BY KAI KAROS. The current coronavirus pandemic has an impact on all of us. Still, some populations are arguably more affected than others. The various social measures to limit the spread of the coronavirus may disproportionately affect people with long-term painful conditions. Now that we are slowly trying to find the way to a post-pandemic future, it is important that these people don’t fall by the wayside.
Chronic pain has been labelled as a global epidemic, with 1 in 4 Americans and 1 in 5 Europeans suffering from it. People with chronic pain frequently experience social isolation, loneliness, stigmatisation. Their pain is often not taken seriously, or worse, they are accused of malingering. In addition, there is discrimination in pain management based on socioeconomic status, gender, and race. For example, black patients frequently receive less adequate pain treatment by health-care professionals compared to white patients because of stereotypical beliefs that they experience less pain.
Fifteen cigarettes a day
We are beginning to understand such threats to the social needs of people are detrimental to health in general, and pain in particular. For example, loneliness may be as lethal as smoking fifteen cigarettes a day! Similarly, social isolation and stigmatisation can actually worsen chronic pain. Moreover, early experiences of social trauma, such as bullying, can increase the risk to develop chronic pain later in life.
Pain management is a fundamental human right. Nevertheless, health systems worldwide currently prioritise the mitigation of COVID-19.
The current pandemic will likely increase the social threats for people with chronic pain. Physical distancing measures and travel restrictions increase social isolation, especially in vulnerable populations such as older adults or people with other chronic health conditions. Additionally, and paradoxically, being forced to stay at home and dealing with the increased stress of combining work and family life might increase interpersonal conflicts or feelings of guilt and being a burden to others. Critically, there are reports of increased domestic abuse because of the pandemic.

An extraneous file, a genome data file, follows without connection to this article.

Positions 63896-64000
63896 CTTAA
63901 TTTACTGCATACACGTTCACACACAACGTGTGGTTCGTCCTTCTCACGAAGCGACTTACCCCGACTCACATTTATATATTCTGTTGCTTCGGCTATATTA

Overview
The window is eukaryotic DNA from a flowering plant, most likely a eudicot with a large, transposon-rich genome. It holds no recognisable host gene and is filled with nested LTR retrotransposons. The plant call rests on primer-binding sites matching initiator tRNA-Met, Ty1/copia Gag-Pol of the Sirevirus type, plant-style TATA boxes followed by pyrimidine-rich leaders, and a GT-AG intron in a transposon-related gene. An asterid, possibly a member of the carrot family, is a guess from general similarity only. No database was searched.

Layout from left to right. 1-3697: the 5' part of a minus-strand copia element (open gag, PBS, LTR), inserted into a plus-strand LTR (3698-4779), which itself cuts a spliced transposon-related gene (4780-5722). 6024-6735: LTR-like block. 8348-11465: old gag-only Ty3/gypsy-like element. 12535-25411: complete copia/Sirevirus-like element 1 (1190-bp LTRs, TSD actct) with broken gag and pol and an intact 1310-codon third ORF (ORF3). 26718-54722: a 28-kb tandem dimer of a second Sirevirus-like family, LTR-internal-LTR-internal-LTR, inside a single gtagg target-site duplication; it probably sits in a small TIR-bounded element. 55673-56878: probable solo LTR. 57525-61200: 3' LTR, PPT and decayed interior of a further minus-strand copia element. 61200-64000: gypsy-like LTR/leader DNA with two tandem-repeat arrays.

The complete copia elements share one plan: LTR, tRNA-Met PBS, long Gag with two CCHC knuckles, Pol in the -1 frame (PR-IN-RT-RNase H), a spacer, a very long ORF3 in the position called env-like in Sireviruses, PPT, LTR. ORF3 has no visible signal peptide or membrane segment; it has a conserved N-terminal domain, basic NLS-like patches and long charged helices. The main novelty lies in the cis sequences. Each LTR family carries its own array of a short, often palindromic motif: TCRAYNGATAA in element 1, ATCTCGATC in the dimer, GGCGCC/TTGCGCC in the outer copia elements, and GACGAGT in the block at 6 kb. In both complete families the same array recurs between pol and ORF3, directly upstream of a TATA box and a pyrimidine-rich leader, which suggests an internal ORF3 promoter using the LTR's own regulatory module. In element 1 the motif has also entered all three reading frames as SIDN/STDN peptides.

Pain management is a fundamental human right. Nevertheless, health systems worldwide currently prioritise the mitigation of COVID-19. Patients with complex medical conditions such as chronic pain, might be left behind as a result. Cancelled elective surgeries, closure of pain management services, and redeployment of clinicians to other areas of care all result in limited access to high-quality pain care. These developments in turn can widen inequities in relation to pain management for socially disadvantaged populations. One promising recent development is the rapid adaptation of telehealth interventions (e.g., online or via the phone), though empirical support for these new forms of treatment is scarce.
Finally, the COVID-19 pandemic exacerbates existing social injustices, also regarding pain. Those marginalised by social conditions (e.g. culture, race, sexual orientation, health, gender, socioeconomic status) have higher rates of chronic pain and comorbidities, as well as limited access to health care. This can lead to greater unmanaged pain and disability.